RATIONALE AND OBJECTIVES/OBJECTIVE:Finding comparison to relevant prior studies is a requisite component of the radiology workflow. The purpose of this study was to evaluate the impact of a deep learning tool simplifying this time-consuming task by automatically identifying and displaying the finding in relevant prior studies. MATERIALS AND METHODS/METHODS:The algorithm pipeline used in this retrospective study, TimeLens (TL), is based on natural language processing and descriptor-based image-matching algorithms. The dataset used for testing comprised 3872 series of 246 radiology examinations from 75 patients (189 CTs, 95 MRIs). To ensure a comprehensive testing, five finding types frequently encountered in radiology practice were included: aortic aneurysm, intracranial aneurysm, kidney lesion, meningioma, and pulmonary nodule. After a standardized training session, nine radiologists from three university hospitals performed two reading sessions on a cloud-based evaluation platform resembling a standard RIS/PACS. The task was to measure the diameter of the finding-of-interest on two or more exams (a most recent and at least one prior exam): first without use of TL, and a second session at an interval of at least 21 days with the use of TL. All user actions were logged for each round, including time needed to measure the finding at all timepoints, number of mouse clicks, and mouse distance traveled. The effect of TL was evaluated in total, per finding type, per reader, per experience (resident vs. board-certified radiologist), and per modality. Mouse movement patterns were analyzed with heatmaps. To assess the effect of habituation to the cases, a third round of readings was performed without TL. RESULTS:Across scenarios, TL reduced the average time needed to assess a finding at all timepoints by 40.1% (107 vs. 65 seconds; p < 0.001). Largest accelerations were demonstrated for assessment of pulmonary nodules (-47.0%; p < 0.001). Less mouse clicks (-17.2%) were needed for finding evaluation with TL, and mouse distance traveled was reduced by 38.0%. Time needed to assess the findings increased from round 2 to round 3 (+27.6%; p < 0.001). Readers were able to measure a given finding in 94.4% of cases on the series initially proposed by TL as most relevant series for comparison. The heatmaps showed consistently simplified mouse movement patterns with TL. CONCLUSION/CONCLUSIONS:A deep learning tool significantly reduced both the amount of user interactions with the radiology image viewer and the time needed to assess findings of interest on cross-sectional imaging with relevant prior exams.
PMID: 37210268
ISSN: 1878-4046
CID: 5508202

Differentiating Imaging Features of Post-lobectomy Right Middle Lobe Torsion

Tamizuddin, Farah; Ocal, Selin; Toussie, Danielle; Azour, Lea; Wickstrom, Maj; Moore, William H; Kent, Amie; Babb, James; Fansiwala, Kush; Flagg, Eric; Ko, Jane P
PURPOSE/OBJECTIVE:The purpose of this study was to identify differences in imaging features between patients with confirmed right middle lobe (RML) torsion compared to those suspected yet without torsion. MATERIALS AND METHODS/METHODS:This retrospective study entailing a search of radiology reports from April 1, 2014, to April 15, 2021, resulted in 52 patients with suspected yet without lobar torsion and 4 with confirmed torsion, supplemented by 2 additional cases before the search period for a total of 6 confirmed cases. Four thoracic radiologists (1 an adjudicator) evaluated chest radiographs and computed tomography (CT) examinations, and Fisher exact and Mann-Whitney tests were used to identify any significant differences in imaging features (P<0.05). RESULTS:A reversed halo sign was more frequent for all readers (P=0.001) in confirmed RML torsion than patients without torsion (83.3% vs. 0% for 3 readers, one the adjudicator). The CT coronal bronchial angle between RML bronchus and bronchus intermedius was larger (P=0.035) in torsion (121.28 degrees) than nontorsion cases (98.26 degrees). Patients with torsion had a higher percentage of ground-glass opacity in the affected lobe (P=0.031). A convex fissure towards the adjacent lobe on CT (P=0.009) and increased lobe volume on CT (P=0.001) occurred more often in confirmed torsion. CONCLUSION/CONCLUSIONS:A reversed halo sign, larger CT coronal bronchial angle, greater proportion of ground-glass opacity, fissural convexity, and larger lobe volume on CT may aid in early recognition of the rare yet highly significant diagnosis of lobar torsion.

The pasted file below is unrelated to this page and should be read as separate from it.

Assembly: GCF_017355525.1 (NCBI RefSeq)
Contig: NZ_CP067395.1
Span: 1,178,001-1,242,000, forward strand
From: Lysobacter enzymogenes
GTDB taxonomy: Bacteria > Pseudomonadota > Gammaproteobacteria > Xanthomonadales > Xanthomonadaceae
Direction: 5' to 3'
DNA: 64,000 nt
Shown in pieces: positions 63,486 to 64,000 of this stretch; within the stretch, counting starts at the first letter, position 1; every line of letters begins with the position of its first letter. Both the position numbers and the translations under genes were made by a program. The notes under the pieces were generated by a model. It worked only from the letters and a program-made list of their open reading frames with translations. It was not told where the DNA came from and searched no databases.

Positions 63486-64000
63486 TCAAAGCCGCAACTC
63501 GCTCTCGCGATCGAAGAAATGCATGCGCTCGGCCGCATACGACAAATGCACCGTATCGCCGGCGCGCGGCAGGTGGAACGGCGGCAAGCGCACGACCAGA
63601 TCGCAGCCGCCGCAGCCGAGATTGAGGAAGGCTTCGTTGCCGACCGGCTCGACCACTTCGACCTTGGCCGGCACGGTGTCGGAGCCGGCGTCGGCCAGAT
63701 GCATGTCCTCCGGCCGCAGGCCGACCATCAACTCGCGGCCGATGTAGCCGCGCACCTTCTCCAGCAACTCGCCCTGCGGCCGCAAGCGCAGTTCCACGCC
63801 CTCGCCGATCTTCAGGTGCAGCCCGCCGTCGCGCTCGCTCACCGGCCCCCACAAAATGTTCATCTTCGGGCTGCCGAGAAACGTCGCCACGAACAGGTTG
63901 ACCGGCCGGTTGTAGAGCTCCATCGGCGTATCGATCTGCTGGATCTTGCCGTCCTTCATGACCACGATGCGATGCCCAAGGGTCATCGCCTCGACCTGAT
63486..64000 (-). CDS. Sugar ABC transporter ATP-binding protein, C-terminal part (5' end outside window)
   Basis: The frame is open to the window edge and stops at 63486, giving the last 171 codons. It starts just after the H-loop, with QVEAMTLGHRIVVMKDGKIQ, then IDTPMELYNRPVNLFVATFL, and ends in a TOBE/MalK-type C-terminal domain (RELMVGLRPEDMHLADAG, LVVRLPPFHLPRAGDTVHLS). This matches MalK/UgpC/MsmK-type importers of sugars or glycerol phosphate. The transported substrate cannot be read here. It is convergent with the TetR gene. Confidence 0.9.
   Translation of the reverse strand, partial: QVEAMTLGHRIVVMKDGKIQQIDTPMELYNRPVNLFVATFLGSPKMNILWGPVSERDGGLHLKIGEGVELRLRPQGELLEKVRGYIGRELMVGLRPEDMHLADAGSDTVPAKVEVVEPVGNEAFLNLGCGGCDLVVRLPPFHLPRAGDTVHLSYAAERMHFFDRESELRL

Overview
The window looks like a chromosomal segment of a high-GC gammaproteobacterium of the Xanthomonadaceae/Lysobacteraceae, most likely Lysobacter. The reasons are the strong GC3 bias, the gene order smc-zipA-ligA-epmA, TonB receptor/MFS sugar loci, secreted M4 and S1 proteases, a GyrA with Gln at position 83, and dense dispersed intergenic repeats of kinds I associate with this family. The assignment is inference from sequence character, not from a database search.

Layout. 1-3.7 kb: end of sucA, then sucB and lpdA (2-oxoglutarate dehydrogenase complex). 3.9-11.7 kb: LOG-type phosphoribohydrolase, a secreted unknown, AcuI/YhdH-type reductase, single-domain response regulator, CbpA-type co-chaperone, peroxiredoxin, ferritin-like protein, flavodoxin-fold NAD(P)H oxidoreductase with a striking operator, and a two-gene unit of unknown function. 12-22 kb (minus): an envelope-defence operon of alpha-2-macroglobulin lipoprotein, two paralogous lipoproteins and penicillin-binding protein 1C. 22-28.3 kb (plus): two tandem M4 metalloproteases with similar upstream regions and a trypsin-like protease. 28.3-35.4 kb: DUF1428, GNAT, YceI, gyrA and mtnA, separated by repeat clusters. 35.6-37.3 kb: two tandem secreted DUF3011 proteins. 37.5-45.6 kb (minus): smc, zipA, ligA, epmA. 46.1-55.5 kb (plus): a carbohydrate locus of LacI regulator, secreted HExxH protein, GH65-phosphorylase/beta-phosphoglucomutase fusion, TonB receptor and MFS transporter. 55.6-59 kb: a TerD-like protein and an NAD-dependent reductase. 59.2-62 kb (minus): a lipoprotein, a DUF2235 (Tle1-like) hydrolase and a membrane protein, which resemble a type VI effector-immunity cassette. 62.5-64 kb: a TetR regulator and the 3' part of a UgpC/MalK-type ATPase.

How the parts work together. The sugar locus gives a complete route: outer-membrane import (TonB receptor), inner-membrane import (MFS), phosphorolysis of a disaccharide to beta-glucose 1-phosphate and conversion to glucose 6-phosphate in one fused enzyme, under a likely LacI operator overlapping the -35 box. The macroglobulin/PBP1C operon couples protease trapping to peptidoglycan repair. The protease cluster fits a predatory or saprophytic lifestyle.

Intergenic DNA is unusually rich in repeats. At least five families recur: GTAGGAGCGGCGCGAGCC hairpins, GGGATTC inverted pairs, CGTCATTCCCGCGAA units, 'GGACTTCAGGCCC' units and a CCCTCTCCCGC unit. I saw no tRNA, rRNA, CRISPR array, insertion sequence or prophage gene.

PMID: 37732714
ISSN: 1536-0237
CID: 5614062

ACR Appropriateness Criteria® Routine Chest Imaging

Bang, Tami J; Chung, Jonathan H; Walker, Christopher M; Brixey, Anupama G; Christensen, Jared D; Faiz, Saadia A; Hanak, Michael; Hobbs, Stephen B; Kandathil, Asha; Little, Brent P; Madan, Rachna; Moore, William H; Richman, Ilana B; Setters, Belinda; Todd, Michael J; Yang, Stephen C; Donnelly, Edwin F
Routine chest imaging has been used to identify unknown or subclinical cardiothoracic abnormalities in the absence of symptoms. Various imaging modalities have been suggested for routine chest imaging. We review the evidence for or against the use of routine chest imaging in different clinical scenarios. This document aims to determine guidelines for the use of routine chest imaging as initial imaging for hospital admission, initial imaging prior to noncardiothoracic surgery, and surveillance imaging for chronic cardiopulmonary disease. The American College of Radiology Appropriateness Criteria are evidence-based guidelines for specific clinical conditions that are reviewed annually by a multidisciplinary expert panel. The guideline development and revision process support the systematic analysis of the medical literature from peer reviewed journals. Established methodology principles such as Grading of Recommendations Assessment, Development, and Evaluation or GRADE are adapted to evaluate the evidence. The RAND/UCLA Appropriateness Method User Manual provides the methodology to determine the appropriateness of imaging and treatment procedures for specific clinical scenarios. In those instances where peer reviewed literature is lacking or equivocal, experts may be the primary evidentiary source available to formulate a recommendation.
PMID: 37236745
ISSN: 1558-349x
CID: 5508732